Temporal range: Middle Jurassic, 164Ma
|Skeletal reconstruction showing known material|
Czerkas & Ji, 2002
Czerkas & Ji, 2002
The genus was named in 2002 by Stephen Czerkas and Ji Qiang. The type species is Pterorhynchus wellnhoferi. The genus name is derived from Greek pteron, "wing" and rhynchos, "snout", in reference to the tall crest on the head. The specific name honours the German pterosaur researcher Peter Wellnhofer.
The genus is based on holotype CAGS02-IG-gausa-2/M 608 (earlier DM 608). It was found in Chifeng in the Daohugou Beds. According to Ji Pterorhynchus belongs to the Yanliao Biota from the Haifanggou Formation of the Callovian; Lü Junchang in 2007 ascribed it to the somewhat later Tiaojishan Formation of the same stage.
This type specimen consists of an articulated, nearly complete skeleton with remains of the integument. These included the wing membrane, hair-like structures, a long version of the vane found at the end of "rhamphorhynchoid" tails, and a head crest with both a low bony base and a large keratin extension; the latter feature is unusual in "rhamphorhynchoids" (i.e. basal pterosaurs), the fossils of which do not often show head crests. The front part of the extension continued the leading margin of the bone base, extending at quite a sharp angle; it finally curved back to the base of the skull in a rounded curve. The crest covered the posterior two thirds of the head, showed the presence of large oval scales and was reinforced by a dozen ridges running parallel to the rounded trailing edge. At the base a vertical pattern was visible, interpreted as corresponding to the original camouflage colour patterning. The describers ascribed a primarily aerodynamic function to the crest, which is reflected in the genus name. The hairs (pycnofibers) were originally described as pinnate, with many strands arising from a single base (calamus), and seen as corresponding to the hypothetical Stage II in the evolution of feathers. This would suggest that pterosaur hair and dinosaur feathers were homologous. However later researchers—in a detailed study of pterosaur integument—did not agree with this interpretation as they were unable to find evidence for either central-branching patterns or a calamus. The type individual had an elongated skull 11.8 cm (4.65 in) long, a long tail and a wingspan of about 85 cm (33.46 in).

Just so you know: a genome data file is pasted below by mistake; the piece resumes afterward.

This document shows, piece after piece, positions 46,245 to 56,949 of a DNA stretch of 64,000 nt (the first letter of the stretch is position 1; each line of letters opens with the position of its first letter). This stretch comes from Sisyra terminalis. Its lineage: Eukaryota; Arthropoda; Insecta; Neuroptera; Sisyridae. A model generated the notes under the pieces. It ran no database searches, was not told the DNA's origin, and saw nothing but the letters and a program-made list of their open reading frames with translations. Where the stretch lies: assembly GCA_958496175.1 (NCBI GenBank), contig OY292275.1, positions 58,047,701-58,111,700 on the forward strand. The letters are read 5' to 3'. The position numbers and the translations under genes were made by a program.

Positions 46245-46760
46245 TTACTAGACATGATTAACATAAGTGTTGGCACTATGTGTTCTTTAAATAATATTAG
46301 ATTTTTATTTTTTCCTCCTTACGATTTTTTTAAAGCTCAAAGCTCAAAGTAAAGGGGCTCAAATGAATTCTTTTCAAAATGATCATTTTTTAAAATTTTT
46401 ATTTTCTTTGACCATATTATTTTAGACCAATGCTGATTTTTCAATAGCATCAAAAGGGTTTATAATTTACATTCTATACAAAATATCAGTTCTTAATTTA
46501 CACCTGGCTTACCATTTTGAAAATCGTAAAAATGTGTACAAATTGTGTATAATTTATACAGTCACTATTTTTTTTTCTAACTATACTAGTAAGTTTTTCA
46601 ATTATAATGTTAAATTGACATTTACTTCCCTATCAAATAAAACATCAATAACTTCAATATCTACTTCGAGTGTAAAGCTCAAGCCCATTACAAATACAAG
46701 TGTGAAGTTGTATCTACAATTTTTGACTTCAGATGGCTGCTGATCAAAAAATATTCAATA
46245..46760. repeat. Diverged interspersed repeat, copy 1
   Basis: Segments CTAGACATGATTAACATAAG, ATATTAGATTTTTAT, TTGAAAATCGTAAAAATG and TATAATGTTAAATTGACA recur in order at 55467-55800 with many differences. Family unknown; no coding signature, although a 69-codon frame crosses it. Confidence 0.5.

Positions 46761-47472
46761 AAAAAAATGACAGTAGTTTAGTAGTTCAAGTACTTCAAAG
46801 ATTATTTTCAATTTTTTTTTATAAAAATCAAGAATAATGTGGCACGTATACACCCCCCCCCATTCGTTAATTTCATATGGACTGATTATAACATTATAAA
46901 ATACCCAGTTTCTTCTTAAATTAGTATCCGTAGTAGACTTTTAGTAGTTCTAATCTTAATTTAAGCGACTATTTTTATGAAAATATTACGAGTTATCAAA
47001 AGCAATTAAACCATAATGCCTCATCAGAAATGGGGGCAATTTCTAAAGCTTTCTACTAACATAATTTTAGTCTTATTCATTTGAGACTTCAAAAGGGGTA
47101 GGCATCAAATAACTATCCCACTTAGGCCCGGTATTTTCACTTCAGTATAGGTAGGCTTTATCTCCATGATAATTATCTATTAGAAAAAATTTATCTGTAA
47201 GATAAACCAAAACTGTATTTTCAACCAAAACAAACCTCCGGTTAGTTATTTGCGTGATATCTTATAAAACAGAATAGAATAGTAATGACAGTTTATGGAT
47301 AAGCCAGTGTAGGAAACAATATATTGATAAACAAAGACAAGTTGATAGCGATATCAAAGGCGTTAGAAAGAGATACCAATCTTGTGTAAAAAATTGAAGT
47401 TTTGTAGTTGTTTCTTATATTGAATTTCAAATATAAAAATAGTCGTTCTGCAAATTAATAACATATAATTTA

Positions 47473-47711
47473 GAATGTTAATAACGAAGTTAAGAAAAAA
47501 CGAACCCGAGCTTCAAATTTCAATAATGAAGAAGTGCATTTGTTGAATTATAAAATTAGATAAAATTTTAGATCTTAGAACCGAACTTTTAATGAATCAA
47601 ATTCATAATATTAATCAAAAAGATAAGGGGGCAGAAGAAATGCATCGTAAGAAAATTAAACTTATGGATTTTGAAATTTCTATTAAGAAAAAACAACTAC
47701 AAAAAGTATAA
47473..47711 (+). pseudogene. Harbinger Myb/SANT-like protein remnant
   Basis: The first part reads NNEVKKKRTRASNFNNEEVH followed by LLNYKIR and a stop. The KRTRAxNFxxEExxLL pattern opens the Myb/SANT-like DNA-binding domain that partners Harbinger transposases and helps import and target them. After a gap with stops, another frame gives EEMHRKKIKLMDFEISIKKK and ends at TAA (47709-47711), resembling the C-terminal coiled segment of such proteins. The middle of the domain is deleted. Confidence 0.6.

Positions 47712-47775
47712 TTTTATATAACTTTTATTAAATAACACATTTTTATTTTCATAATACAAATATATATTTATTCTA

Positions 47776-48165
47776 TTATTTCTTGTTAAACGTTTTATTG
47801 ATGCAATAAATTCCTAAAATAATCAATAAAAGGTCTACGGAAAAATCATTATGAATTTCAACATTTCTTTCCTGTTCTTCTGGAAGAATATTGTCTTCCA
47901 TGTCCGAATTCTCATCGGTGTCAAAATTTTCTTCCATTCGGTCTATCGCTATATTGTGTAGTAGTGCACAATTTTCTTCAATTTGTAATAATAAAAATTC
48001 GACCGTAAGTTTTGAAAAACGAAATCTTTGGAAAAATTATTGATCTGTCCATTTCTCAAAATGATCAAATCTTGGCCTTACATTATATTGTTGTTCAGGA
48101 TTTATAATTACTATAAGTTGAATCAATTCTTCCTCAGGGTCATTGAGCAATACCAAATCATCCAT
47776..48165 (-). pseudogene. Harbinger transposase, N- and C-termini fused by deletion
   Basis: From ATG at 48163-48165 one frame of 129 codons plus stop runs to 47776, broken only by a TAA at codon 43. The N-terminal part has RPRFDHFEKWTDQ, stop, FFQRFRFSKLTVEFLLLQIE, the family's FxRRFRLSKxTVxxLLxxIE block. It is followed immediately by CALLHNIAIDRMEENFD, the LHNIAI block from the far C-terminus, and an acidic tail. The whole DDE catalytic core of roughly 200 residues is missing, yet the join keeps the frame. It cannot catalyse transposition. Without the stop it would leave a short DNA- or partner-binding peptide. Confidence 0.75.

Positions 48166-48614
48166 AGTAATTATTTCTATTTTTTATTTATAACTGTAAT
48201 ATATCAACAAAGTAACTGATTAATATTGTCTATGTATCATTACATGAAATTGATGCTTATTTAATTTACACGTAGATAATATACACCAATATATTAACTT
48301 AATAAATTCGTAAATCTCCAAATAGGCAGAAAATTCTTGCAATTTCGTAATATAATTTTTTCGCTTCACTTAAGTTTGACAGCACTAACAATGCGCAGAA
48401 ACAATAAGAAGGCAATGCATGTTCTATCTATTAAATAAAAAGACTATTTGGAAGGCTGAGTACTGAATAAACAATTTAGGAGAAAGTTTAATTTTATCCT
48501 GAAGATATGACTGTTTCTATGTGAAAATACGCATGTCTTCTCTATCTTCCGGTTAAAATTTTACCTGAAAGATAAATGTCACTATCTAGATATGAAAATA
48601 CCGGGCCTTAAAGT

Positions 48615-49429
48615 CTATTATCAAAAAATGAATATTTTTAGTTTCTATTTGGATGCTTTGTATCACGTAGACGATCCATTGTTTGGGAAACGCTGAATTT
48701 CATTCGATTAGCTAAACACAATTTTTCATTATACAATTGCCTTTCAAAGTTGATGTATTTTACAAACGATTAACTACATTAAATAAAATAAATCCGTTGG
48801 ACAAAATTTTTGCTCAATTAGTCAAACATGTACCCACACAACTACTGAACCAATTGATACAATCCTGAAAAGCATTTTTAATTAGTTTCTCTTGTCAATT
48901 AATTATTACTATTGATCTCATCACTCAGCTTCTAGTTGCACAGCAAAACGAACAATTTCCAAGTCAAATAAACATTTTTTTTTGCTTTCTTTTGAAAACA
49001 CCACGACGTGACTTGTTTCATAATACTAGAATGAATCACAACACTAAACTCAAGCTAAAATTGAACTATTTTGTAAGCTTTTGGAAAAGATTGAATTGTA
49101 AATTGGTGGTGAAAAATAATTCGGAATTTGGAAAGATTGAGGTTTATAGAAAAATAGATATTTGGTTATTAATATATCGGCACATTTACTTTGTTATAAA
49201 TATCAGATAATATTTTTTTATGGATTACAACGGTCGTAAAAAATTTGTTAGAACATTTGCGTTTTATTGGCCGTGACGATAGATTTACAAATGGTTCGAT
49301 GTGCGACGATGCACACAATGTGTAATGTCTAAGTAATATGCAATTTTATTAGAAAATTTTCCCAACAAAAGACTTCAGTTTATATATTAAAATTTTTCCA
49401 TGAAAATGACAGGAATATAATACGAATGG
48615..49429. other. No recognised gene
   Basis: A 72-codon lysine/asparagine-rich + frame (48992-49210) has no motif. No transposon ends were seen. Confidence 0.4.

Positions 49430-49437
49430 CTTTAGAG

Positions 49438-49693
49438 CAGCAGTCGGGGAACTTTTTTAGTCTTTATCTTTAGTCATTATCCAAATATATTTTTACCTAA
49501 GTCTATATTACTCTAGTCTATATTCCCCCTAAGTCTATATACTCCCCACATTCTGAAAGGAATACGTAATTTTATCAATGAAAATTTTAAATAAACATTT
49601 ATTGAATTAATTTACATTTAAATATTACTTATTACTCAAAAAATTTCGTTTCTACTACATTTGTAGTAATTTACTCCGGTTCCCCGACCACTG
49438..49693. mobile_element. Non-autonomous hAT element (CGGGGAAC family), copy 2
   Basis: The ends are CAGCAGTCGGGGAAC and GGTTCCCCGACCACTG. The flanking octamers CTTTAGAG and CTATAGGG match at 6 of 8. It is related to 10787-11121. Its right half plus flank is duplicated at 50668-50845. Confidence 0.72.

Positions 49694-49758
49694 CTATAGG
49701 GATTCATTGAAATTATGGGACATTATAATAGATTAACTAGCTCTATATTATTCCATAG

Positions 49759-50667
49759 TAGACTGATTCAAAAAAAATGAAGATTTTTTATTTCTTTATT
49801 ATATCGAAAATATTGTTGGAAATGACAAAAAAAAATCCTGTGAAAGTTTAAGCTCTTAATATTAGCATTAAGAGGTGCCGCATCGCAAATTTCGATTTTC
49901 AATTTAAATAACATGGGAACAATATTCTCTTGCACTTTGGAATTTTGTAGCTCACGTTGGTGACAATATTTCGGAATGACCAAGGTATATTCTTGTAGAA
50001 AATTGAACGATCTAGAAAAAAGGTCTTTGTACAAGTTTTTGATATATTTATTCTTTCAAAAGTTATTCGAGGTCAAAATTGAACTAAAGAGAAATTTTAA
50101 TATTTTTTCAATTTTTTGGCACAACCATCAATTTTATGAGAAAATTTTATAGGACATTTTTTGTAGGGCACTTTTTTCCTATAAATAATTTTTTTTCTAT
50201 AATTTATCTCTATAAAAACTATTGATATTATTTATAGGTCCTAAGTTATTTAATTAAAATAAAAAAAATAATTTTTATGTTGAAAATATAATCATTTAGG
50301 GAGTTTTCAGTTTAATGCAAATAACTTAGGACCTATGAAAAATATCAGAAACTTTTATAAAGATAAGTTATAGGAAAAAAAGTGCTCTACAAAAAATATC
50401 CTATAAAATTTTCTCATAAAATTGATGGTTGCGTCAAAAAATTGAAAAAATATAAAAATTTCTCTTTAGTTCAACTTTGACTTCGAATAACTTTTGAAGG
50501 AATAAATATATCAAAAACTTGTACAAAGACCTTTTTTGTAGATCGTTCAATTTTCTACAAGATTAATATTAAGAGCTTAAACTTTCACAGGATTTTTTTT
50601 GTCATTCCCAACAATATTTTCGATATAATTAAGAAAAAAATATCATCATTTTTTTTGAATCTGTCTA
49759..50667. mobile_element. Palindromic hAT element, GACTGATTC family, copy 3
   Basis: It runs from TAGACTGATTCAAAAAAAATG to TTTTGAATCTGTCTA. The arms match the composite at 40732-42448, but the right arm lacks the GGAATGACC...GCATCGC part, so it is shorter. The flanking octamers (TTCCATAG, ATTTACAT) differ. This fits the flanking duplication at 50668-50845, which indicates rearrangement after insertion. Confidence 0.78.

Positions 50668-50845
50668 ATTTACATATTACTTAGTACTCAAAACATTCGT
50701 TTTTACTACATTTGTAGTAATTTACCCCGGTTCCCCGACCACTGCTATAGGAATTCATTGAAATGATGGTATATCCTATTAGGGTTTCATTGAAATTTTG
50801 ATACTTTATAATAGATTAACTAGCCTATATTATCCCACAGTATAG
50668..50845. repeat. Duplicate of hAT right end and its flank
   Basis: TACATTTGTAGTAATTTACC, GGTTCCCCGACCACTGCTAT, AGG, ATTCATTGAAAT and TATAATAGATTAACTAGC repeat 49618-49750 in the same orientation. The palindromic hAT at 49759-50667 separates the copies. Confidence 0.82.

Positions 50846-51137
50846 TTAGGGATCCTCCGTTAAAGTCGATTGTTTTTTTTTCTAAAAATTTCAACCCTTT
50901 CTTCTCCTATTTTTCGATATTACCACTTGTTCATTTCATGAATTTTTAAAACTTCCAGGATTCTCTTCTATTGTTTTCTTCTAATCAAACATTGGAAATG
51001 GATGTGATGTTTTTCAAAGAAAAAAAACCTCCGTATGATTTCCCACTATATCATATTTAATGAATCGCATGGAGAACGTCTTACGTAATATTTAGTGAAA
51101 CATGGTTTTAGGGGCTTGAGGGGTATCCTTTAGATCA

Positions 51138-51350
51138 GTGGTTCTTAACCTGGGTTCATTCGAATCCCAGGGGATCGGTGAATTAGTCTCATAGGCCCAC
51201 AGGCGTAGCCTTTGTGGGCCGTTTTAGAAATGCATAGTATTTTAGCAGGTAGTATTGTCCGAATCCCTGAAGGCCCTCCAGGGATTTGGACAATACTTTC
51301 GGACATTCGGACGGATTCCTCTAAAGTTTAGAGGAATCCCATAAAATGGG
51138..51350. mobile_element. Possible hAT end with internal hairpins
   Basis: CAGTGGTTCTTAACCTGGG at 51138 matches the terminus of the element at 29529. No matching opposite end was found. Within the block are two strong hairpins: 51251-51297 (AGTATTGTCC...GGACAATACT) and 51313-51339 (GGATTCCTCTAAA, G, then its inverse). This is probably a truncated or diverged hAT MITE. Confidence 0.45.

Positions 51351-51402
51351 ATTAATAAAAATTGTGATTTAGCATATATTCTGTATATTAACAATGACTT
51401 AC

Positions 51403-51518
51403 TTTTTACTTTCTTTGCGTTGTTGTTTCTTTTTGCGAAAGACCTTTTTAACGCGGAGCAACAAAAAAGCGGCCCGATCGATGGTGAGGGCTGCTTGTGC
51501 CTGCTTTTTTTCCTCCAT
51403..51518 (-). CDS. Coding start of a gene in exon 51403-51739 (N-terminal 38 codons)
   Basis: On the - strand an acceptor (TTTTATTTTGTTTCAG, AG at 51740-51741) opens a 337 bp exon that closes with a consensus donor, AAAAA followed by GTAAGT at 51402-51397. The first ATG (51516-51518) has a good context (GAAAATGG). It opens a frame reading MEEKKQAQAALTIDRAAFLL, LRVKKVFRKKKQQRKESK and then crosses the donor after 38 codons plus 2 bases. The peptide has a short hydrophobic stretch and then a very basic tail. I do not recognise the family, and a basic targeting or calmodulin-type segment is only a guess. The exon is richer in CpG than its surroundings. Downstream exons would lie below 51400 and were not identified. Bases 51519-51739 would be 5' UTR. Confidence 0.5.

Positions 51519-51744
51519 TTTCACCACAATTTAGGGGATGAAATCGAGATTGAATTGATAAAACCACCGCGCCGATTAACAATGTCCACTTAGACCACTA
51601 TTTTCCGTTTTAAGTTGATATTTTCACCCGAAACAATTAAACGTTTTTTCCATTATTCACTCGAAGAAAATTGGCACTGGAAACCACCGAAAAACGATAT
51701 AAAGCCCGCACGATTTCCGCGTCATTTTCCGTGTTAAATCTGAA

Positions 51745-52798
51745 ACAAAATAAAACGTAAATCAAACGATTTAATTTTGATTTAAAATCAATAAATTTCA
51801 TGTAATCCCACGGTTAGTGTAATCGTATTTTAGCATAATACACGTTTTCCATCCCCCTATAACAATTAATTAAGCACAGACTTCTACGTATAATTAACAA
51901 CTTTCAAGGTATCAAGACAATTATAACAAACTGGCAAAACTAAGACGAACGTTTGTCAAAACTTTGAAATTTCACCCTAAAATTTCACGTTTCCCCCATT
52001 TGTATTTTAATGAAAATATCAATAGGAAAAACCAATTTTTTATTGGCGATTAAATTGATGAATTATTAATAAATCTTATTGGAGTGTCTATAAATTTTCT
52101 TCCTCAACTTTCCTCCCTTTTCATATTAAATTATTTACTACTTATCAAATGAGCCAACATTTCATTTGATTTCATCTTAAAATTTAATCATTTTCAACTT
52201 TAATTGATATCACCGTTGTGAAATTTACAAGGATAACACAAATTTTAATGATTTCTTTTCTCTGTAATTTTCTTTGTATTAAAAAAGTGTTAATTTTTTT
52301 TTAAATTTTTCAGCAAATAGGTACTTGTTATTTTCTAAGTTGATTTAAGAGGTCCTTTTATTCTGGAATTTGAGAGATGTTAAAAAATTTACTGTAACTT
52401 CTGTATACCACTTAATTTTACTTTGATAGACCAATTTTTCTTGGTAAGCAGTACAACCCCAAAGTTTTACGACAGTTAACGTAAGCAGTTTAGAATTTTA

The describers assigned Pterorhynchus to the Rhamphorhynchidae. David Unwin's recent book The Pterosaurs: From Deep Time regarded it as a Cretaceous genus, but this was based on old information. He also suggested that it was a scaphognathine, related to Scaphognathus.
- Xiaolin, Wang; Zhonghe, Zhou; Huaiyu, He; Fan, Jin; Yuanqing, Wang; Jiangyong, Zhang; Yuan, Wang; Xing, Xu; Fucheng, Zhang et al. (2005). "Stratigraphy and age of the Daohugou Bed in Ningcheng, Inner Mongolia". Chinese Science Bulletin 50 (20): 2369–2376. doi:10.1007/BF03183749.
- Czerkas, S.A., and Ji, Q. (2002). A new rhamphorhynchoid with a headcrest and complex integumentary structures. In: Czerkas, S.J. (Ed.). Feathered Dinosaurs and the Origin of Flight. The Dinosaur Museum:Blanding, Utah, 15-41. ISBN 1-932075-01-1.
- Kellner, A.W.A., Wang, X., Tischlinger, H., Campos, D.A., Hone, D.W.E., Meng, X. 2010. The Soft-Tissue of Jeholopterus (Pterosauria, Anurognathidae, Batrachognathinae) and the Structure of the Pterosaur Wing Membrane. Proc. R. Soc. B. Vol. 277:321–329.
- Unwin, D.M. (2006). The Pterosaurs: From Deep Time. Pi Press:New York, p. 53. ISBN 0-13-146308-X.
- Unwin, D.M. (2006). The Pterosaurs: From Deep Time. Pi Press:New York, p. 272. ISBN 0-13-146308-X.